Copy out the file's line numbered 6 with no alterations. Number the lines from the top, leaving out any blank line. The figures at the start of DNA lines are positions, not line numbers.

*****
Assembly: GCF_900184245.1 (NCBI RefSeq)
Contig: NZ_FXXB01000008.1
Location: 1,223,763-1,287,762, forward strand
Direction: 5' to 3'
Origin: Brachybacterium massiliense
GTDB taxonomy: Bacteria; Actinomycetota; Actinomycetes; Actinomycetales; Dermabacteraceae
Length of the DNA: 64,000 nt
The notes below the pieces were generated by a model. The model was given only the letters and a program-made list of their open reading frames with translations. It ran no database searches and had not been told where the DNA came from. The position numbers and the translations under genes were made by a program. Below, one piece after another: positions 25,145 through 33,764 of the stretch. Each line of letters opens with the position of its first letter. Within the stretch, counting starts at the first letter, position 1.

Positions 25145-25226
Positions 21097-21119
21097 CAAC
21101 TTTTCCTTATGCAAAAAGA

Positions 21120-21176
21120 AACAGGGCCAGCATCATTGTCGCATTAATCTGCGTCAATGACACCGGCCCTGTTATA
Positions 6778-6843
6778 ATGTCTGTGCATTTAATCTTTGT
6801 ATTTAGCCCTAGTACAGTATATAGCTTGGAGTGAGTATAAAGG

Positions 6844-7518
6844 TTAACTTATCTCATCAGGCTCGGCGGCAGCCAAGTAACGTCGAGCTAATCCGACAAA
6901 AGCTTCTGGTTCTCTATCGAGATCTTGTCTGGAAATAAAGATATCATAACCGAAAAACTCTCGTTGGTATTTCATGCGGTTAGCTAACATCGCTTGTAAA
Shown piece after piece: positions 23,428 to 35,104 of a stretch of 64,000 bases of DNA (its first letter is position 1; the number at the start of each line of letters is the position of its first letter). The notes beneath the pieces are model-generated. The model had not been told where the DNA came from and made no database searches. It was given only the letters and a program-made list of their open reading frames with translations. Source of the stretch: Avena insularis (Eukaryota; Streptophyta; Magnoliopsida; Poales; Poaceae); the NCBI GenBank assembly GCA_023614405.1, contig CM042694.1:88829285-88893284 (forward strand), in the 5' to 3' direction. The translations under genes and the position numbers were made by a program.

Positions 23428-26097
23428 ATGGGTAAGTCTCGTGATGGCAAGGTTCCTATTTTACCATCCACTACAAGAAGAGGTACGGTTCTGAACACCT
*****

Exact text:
GTDB taxonomy: Bacteria; Actinomycetota; Actinomycetes; Actinomycetales; Dermabacteraceae